Global Pharmaceutical Sales Expected to Rise to $880 Billion in 2011

Global Pharmaceutical Sales Expected to Rise to $880 Billion in 2011Global pharmaceutical sales are expected to grow by 5% to 7% in 2011 to around $880 billion, compared with a rise of 4% to 5% this year, thanks to robust growth in emerging markets, especially China, as well as new innovative treatments, according to IMS Health. The headwinds pushing back against that growth include budget pressures in the developed world and patent expirations.

"While the overall market will appear to rebound somewhat in 2011, the underlying constraints to growth in developed markets are stronger than ever -- including the impact of major patent expiries and payer mechanisms to limit drug spending," said senior vice president Murray Aitken at IMS, which tracks global prescription drug sales for the industry.

Robust Growth in the 'Pharmerging' Markets

The 17 so-called "pharmerging countries," which include such nations as Brazil, Russia, India, Venezuela, Poland and the Ukraine, are forecast to see their pharmaceutical spending grow at a 15% to 17% rate in 2011, to between $170 billion and $180 billion overall. Especially impressive is the rise in what is now the world's third-largest pharmaceutical market: China. Spending there is predicted to grow by 25% to 27% to more than $50 billion next year.

By contrast, Canada and the five major European markets are expected to grow at a measly 1% to 3% pace, while spending in Japan is forecast to grow by 5% to 7%. The U.S., where spending is forecast to grow at a 3% to 5% pace, will remain the single largest pharmaceutical market, with sales of between $320 billion and $330 billion, up from $310 billion forecast for this year.

This divergence in sales growth isn't surprising when considering that pharmerging markets are benefiting from greater government spending on health care, and broader public and private funding, as IMS Health said. In the developed markets, on the other hand, pharmaceuticals face price pressures from patent expiries, as well as from spending constraints imposed by both government and private payers.

Patent Cliff Shifts Gears in 2011

The much-dreaded patent cliff will grow steeper in 2011 as a growing number of major drugs lose patent protection and their manufacturers are forced to compete with cheaper generics. The full impact, however, will mostly be felt in 2012, due to the timing and competition among generics.

Products with sales of more than $30 billion are expected to go out of patent in the major developed markets. In the U.S. alone, two huge cholesterol treatments are set to lose market protection: Lipitor from Pfizer (PFE) and Plavix from Bristol-Myers Squibb (BMY) and Sanofi-Aventis (SNY). Eli Lilly's (LLY) antipsychotic Zyprexa and Johnson & Johnson's (JNJ) anti-bacterial drug Levaquin are also set to face generic competition. Together, the four accounted for more than 93 million prescriptions dispensed in the past 12 months and generated over $17 billion in total sales.

But pharmaceutical firms are also poised to introduce new drugs next year, and funding is expected to be redirected to the new treatments from other areas where lower-cost generics are available. "In 2011, we will see the loss of exclusivity for some iconic brands and a promising new wave of innovation," said Aitken. The new products "are poised to fulfill patients' unmet needs and significantly alter treatment paradigms in several key therapy areas" such as stroke prevention, melanoma, multiple sclerosis, breast cancer and hepatitis C.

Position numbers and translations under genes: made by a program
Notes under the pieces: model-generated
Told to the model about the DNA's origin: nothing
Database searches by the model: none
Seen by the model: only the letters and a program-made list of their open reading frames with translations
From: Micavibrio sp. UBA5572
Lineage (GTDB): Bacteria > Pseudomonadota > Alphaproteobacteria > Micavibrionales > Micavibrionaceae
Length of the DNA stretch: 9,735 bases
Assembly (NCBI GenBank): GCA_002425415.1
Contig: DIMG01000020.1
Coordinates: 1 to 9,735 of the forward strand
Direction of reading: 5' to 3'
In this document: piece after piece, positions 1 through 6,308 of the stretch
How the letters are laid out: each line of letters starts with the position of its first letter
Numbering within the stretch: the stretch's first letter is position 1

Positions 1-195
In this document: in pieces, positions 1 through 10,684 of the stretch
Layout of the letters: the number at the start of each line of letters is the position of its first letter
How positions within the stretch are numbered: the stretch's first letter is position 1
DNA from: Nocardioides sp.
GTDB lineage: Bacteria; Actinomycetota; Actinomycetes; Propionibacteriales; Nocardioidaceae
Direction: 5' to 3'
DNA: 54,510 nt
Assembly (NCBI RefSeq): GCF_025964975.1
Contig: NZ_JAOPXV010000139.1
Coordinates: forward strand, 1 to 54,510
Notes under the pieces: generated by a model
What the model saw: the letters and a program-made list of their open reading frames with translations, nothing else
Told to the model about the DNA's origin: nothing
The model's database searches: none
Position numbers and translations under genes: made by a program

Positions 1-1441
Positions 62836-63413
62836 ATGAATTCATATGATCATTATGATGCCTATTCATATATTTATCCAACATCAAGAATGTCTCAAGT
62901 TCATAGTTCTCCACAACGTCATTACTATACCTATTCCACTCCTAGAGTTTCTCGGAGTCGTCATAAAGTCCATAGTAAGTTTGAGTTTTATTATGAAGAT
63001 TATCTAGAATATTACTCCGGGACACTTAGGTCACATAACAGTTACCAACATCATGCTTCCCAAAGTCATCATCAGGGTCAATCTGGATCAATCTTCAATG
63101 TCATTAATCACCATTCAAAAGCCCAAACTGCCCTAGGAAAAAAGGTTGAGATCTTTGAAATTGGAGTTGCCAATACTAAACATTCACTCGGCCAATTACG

A third of the new drugs arriving in 2011 are expected to be specialty pharmaceutical products, and five of them are expected to become blockbusters with at least $1 billion in annual peak sales. These could include AstraZeneca's (AZN) heart drug Brilinta and Vertex's (VRTX) hepatitis C treatment telaprevir.

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must be good stuff. wonder what they are doing with all that cash? but, seriously folks, drug companies are no different than big oil, big finance, big defense, big anything. they are powerful individually and collectively. this is not news. may not be a good thing but it is capitalism, and that is what we are. we have seem worldwide the other systems do not work. the buck, the yen, the euro rule the world.

October 07 2010 at 2:46 PM Report abuse rate up rate down Reply

I don't know why everything has to turn into a political debate! This is a dailyFINANCE board where most people probably try to learn where to invest their hard earned money or time to grow a business (providing jobs and taxes)...Anyway, I was at the Fryeburg Fair in Maine with my children 3 days this week and spoke at length with the livestock and 4H personell concerning what I have been reading is a growing concern in many countries: Johne's (sp) disease, with a possible tie in to crohn's (sp), even just the affects that it has on 30-70% of dairy cows is a big concern of mine; as a parent of 3 children. The only company that I could find in this country working on something to treat (not just test) this disease is and I want to learn more about the actual need and potential for this type of therapeutic...Melly, I really enjoyed you interesting article as it gives a good overview of the world-wide Pharmaceutical market, and I believe it is really important for us to be informed. Thank You very Much! May you please tell me how I can get in contact with IMS as a potential investor? TIA, Shawn

October 07 2010 at 1:08 PM Report abuse +1 rate up rate down Reply

The drug companies have the biggest lobby in congress. They wouldn't have that if they had something we really needed. I have no problem with drug companies making money but they're tyrants and have the entire healthcare industry in a headlock. Otherwise, they'd never be able to make that kind of money.

October 07 2010 at 9:30 AM Report abuse rate up rate down Reply